People sometimes hesitate to role play because they feel a little silly doing it. However, role playing can be a powerful technique to use during negotiating planning. Role playing helps you see the flaws in your argument and anticipate defensive scenarios. In other words, you’ll be able to formulate your responses to criticism before negotiations begin – not in the heat of the moment. It may feel awkward at first, but it’s a huge confidence booster for when it matters.

Roleplaying also helps you see the negotiations from your opponent’s point of view. This allows you to play out any arguments, and it will help you understand the other party’s priorities and how they may affect your case.


Be Creative

People sometimes are mistaken by the notion that negotiations are formulaic and require x amount of tactics. Truly talented negotiators understand that negotiation is an art form not a science. As such, it requires no small amount of creativity. The goal of any negotiation is to come up with the best solution of the ones available.

In your preparations, try this: Write down plenty of ideas related to a negotiation. Imagine what the other side is thinking or dream up the best possible scenario. These ideas can be out-of-the-box and may even seem hard to apply. Often, a flawed idea becomes a more viable option throughout the process. Each solution you create in your mind’s eye might not fit the situation perfectly, but these ideas may pave a path to the best possible outcome over time.


Find Your Leverage

Finally, every good negotiation involves taking advantage of your own strengths. A little introspection before the negotiation will help identify the direction in which you’ll want to steer your negotiation.

A negotiation is only as powerful as your preparation. Apply these tips to your next negotiation, and you may be pleasantly surprised by the outcome.

How to Prevent Objections in a Negotiation



Whether you are pitching a sale or negotiating a deal with one of your suppliers, the other party will almost inevitably have an objection that can stop the discussion in its tracks. In transactional sales, potential customers become fixated on a specific issue, whether that is a missing feature or a price point that is higher than they would like. Often, these objections have no real bearing on the customer, but the customer is either looking for an excuse to put the conversation off until later or possibly even avoid the conversation entirely.

Potential negotiation partners get hung up for several reasons, from a genuine lack of interest in what the other party has to offer to other alternatives that may seem like a better fit. While Shapiro Negotiations can teach you and your team a variety of ways to effectively overcome these objections, sometimes it’s more effective to stop them before they become an issue.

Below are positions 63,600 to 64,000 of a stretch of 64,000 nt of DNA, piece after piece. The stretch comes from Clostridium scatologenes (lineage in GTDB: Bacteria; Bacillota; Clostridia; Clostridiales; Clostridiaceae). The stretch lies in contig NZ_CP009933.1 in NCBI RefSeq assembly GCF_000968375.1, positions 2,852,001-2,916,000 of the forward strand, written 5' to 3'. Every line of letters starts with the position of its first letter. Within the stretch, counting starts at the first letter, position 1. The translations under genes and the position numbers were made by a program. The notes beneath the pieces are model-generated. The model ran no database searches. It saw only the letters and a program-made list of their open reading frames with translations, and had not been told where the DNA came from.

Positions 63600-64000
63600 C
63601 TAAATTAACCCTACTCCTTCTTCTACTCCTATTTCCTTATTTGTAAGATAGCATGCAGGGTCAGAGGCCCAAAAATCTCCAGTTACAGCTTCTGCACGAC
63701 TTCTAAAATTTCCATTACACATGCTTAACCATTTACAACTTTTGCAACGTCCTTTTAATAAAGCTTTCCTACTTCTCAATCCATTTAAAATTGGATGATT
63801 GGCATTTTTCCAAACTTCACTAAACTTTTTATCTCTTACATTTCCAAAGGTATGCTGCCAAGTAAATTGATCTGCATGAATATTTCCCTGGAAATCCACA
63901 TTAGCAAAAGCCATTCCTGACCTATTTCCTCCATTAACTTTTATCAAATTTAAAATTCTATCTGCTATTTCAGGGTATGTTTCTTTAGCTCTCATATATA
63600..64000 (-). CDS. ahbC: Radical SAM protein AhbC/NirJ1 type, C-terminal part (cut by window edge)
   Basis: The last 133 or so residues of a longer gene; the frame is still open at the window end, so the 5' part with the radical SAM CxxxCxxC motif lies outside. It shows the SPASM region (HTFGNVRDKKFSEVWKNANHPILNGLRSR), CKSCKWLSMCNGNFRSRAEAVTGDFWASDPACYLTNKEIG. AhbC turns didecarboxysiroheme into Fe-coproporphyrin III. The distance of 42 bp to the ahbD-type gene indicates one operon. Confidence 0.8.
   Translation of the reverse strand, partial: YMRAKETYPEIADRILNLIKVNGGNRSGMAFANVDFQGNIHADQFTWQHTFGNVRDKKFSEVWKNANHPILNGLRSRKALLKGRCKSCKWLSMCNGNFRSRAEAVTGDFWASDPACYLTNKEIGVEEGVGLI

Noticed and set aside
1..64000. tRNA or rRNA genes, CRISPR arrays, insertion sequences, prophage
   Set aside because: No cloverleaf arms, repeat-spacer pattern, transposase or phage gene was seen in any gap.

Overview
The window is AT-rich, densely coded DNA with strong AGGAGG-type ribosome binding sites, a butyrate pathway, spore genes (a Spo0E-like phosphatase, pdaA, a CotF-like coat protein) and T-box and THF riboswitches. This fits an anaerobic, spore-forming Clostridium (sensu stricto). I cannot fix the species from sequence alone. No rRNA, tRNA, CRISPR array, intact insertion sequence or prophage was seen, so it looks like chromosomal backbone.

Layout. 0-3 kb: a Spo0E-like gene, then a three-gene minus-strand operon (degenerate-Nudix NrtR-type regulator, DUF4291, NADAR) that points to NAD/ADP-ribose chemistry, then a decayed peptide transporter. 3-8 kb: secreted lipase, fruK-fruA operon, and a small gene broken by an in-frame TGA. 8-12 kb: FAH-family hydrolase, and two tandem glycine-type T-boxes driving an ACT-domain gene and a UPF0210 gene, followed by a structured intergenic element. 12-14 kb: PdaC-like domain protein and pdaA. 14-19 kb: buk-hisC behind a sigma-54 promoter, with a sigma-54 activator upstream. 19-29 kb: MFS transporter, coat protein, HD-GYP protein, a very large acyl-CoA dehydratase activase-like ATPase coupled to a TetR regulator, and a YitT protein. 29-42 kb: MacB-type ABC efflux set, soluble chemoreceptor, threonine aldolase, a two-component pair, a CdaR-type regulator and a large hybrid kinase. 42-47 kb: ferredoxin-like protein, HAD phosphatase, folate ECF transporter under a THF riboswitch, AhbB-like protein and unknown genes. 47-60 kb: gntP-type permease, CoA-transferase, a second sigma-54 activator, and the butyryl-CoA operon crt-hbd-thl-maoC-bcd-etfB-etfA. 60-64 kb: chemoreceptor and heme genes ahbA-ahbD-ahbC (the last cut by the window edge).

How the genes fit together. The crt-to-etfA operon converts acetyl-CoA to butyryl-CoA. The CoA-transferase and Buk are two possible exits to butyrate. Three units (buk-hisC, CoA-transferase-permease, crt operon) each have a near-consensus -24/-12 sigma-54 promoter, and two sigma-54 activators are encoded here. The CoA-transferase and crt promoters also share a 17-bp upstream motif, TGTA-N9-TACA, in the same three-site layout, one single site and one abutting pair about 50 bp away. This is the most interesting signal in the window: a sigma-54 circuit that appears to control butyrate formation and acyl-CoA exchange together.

Ask a lot of questions early on.

During a negotiation, knowing as much as possible about the other party’s interests and motivation can be a great advantage. If a negotiation feels adversarial or competitive from the start, the other person or group will often shut down communication in an attempt to “win.” Rather than a competition, a negotiation should feel like a collaborative effort, where both parties are working together to create the most beneficial outcome for everyone involved. For that to work, though, you need to know exactly what it is the people on the other side of the table want.

From the beginning, ask questions about goals, what is being done to achieve them, and then figure out where you fit in achieving those goals. Questions like “What is most important about [a particular aspect of the negotiation],” lead the other party to start talking about what they’re looking for and opening up more to possible solutions. Clarifying follow-up questions, like “Why is that important?” help you to narrow down exactly what they are looking for and tell you how to show you can help them to accomplish those goals.


Negotiate with people.

Once you know what the other side is looking for, it’s easy to over-focus on pushing that aspect. But remember that, in the end, you’re not only dealing with an organization, you’re negotiating specifically with the person or people sitting across from you. Try to figure out how this negotiation will benefit the individual or group you’re working with and cite specific examples.


Demonstrate genuine expertise in the field.

If you are offering a specialized service or product and a potential customer feels that you’re just a salesperson with no real knowledge of your product, you’re going to get very little benefit of doubt when you  attempt to persuade them of anything.. For example, if selling in the medical device industry, even someone who has extensive sales experience  will have little success if they’re not able to match that sales experience with medical knowledge.

It’s not enough to try and fake it, either. The people you are working with know their fields, and they will be able to spot a phony the instant you open your mouth. Study the subject so that you know it backwards and forwards. Then, rather than seeming ignorant and ruining your credibility with the customer, you will build that credibility by showing that you are an expert.


Make sure the person you are working with has the authority to make decisions.